To 20-Somethings: From A 30-Something Following Your Heart Will Get Easier

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Kelsey Chance / Unsplash

Being a female in your 20s can be just as traumatic as being in high school. As I awkwardly changed among strangers in the yoga studio locker room yesterday, the sound of giggling and gossiping nearly gave me a panic attack. I felt a wave of anxiety, looked over at them, and realized, “they’re just being girls. It’s not personal.”

Sometimes, in moments like the one in the locker room, I still feel like I’m a shy, insecure teenager.

I remember what it was like to live on my ego, not my heart. I used to constantly compare myself to my peers, worry about the future, and judge others to make myself feel adequate. I remember what it was like to wonder what everyone was thinking about me instead of enjoying the moment. I remember what it was like to take a yoga class and be so paralyzed by self-consciousness that I couldn’t even focus on my pose.

It wasn’t a very fun way to live.

Age is merely a number, but when I look back on how I viewed life at 23 vs. 33, it’s clear how much my perspective has changed. This reminds me of a story from two holidays ago, right after I moved to Boston. I worked at a downtown staffing agency- a job I miraculously got on day 7 of living in Massachusetts. However, the job came with a catch: I was working as an entry-level recruiter (the same type of job I left in Michigan when I moved to San Francisco in 2008), with entry-level co-workers. They were all lovely people, but the conversations made me feel like I was back in college, rushing a sorority of pretentious girls.

“Oooh, where is he taking you for dinner?” “That’s not expensive enough. Make him take you somewhere better.”

“Ewww, he got you Pandora? Take it back and get Yurman.”

“I don’t know what to eat tonight. Teach me how to adult.”

I could go on forever.

Naturally, I just had to be a killjoy and chime in. “Just wait, in a couple of years you’ll probably consign all those gifts from your exes like I did.”

The girls blankly stared at me. Then, they continued chirping.

“OMG, I love your bag! Prada?”

I can’t remember if those were my priorities at that age. My life was a little bit different at age 23, though; I was living in a 2,200 square foot suburban Detroit home with an engineer boyfriend, who later became my (ex) fiance. We spent weekends at Home Depot and eating at expensive restaurants. I wore a 1.51-carat princess cut diamond on my finger and didn’t worry about budgeting. Our summer days were filled with boating, BBQing in the backyard, and home projects.

I woke up every day in a wooden Pottery Barn sleigh bed with matching end tables on either side. Each morning, however, I wanted to be anywhere else.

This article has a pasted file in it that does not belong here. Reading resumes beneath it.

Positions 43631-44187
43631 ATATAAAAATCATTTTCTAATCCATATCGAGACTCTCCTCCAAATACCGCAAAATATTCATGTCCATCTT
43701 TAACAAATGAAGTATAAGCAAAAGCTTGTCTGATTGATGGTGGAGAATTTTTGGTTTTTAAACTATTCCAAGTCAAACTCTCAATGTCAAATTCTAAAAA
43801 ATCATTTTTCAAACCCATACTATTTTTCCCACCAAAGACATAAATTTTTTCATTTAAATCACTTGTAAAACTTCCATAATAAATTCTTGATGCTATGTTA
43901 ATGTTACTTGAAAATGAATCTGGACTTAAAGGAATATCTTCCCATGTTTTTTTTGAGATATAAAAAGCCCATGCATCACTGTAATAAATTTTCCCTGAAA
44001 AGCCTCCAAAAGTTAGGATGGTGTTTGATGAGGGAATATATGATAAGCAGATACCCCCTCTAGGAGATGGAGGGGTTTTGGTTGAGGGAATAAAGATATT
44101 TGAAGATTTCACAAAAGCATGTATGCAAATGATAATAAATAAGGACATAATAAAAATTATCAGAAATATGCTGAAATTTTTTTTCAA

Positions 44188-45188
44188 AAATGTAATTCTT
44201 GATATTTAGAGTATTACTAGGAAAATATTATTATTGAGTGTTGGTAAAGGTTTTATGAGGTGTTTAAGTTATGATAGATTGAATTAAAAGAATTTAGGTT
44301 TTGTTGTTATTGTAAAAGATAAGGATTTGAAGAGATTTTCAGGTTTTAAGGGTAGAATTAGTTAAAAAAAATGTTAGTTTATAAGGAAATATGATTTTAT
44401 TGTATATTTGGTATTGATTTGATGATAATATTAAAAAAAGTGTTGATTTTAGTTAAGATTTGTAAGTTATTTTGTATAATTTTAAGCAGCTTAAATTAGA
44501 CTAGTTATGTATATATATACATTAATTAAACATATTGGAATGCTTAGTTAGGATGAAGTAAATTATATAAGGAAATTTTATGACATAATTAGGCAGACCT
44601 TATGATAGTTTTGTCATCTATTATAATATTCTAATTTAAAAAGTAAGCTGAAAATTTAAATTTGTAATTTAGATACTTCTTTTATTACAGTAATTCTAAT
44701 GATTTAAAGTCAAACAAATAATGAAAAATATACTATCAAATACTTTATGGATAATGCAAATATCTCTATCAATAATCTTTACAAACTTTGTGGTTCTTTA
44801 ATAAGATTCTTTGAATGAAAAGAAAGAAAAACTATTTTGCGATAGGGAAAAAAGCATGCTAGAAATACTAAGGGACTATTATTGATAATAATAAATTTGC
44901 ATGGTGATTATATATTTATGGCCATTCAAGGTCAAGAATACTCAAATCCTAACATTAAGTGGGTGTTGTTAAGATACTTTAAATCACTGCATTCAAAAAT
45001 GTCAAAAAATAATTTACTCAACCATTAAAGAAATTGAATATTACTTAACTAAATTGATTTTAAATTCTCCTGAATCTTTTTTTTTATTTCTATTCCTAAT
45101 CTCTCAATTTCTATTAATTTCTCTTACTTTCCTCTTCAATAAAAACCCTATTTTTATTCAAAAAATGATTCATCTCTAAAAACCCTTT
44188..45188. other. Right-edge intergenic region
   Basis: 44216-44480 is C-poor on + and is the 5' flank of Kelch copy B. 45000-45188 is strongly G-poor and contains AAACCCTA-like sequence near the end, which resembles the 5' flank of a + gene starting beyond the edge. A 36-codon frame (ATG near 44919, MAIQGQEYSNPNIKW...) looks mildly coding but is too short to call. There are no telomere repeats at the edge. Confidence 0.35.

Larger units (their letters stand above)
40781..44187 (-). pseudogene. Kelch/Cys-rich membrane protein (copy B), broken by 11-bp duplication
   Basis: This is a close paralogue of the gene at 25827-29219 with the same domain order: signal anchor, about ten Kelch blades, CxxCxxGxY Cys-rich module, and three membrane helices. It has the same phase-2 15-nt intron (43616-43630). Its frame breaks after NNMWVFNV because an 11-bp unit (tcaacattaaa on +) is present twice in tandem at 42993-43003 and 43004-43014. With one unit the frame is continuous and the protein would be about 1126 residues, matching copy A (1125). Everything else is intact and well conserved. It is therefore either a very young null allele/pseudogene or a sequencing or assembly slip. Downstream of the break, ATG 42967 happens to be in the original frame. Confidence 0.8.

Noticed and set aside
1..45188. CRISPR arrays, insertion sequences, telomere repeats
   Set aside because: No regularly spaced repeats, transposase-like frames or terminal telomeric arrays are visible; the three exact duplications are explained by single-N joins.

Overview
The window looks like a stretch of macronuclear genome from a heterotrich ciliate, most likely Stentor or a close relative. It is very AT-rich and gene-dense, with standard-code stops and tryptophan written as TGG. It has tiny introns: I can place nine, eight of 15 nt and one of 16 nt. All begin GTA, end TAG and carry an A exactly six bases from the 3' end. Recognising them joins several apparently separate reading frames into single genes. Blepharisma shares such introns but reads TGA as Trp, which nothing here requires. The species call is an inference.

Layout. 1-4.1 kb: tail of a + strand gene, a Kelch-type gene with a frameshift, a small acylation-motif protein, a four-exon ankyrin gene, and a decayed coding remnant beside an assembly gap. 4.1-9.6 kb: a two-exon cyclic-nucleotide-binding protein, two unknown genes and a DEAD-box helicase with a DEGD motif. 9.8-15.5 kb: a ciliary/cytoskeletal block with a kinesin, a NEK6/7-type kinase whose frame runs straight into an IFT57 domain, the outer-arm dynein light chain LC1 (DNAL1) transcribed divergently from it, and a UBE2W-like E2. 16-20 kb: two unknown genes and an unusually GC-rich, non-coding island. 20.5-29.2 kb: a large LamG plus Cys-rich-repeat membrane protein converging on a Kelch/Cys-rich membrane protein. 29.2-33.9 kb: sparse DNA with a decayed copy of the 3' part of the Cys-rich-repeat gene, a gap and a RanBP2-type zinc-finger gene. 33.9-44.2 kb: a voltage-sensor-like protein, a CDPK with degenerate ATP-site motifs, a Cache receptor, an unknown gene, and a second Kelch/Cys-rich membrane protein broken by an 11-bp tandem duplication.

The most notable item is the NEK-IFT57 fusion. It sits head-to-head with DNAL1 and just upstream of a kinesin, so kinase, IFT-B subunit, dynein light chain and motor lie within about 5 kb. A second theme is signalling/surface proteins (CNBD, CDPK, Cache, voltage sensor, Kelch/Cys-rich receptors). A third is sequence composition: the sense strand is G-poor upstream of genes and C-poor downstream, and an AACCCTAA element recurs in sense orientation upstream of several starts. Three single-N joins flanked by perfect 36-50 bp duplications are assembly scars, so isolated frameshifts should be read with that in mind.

At 23 years old, sitting in rush hour traffic in his brand new Chevy Tahoe, I felt stifled and sick.

“This is my life forever,” I thought.

It wouldn’t be, of course- I took off for San Francisco just a few months later. It’s hard to believe this was exactly ten years ago. Some people search their whole lives for their “Prince Charming” or the “American Dream.” I ran from it. Instead, I found a $700 rent-controlled Laurel Heights apartment, an awesome roommate, and the freedom of what it felt like to be a single 23-year-old on a budget, complete with credit card debt and a student loan.

It felt right- and it felt good. I was earning my way on my own, and it felt better.

July 2008, San Francisco

10 years later, I wouldn’t have done anything differently. Sure, I’ve made my fair share of mistakes, lived in seven states, and have a resume that would make the conventional person say “hmmm,” but the lessons I have learned have been invaluable. I knew what it was like to “settle down” at an early age. I know what it’s like to have a lot, and a very little. I know how it feels to move to a place where I knew nobody- but felt more at home, and at peace, than ever.

At 26 or so, I thought my priorities would change by the time I was in my 30’s. I assumed I would soften to the idea of living in a smaller city, buying a house, or having a family. Instead, I’m even stronger in my convictions- I love my city life, am focused on career, enjoy being alone, and can’t see myself having kids. If this was how I envisioned my life as a teen, in my 20s, and now 30’s, what would change in the next 10 or 20 years?

I’m happier now at 33 than I was the previous 32 years of my life. This life is mine- and I built it. No one else.

So, if you’re in your teens or 20s and life is a little (or a lot) complicated right now, rest assured: it gets easier. If you can figure out now that the only thing that matters is what is in your heart, not what people on the outside think, then you will do just fine.

What your heart is telling you today probably won’t change in a decade or two- so keep doing what makes you happy, no matter what the other girls say. Whether your boyfriend takes you to Five Guys or to a Five Star restaurant, please know those things are meaningless. You’ll remember the moments of life- not the menu. So whether you’re wearing Prada or a pizza box, know you’re valuable, loved, and on a beautiful path of life: a path that is unique to you. TC mark

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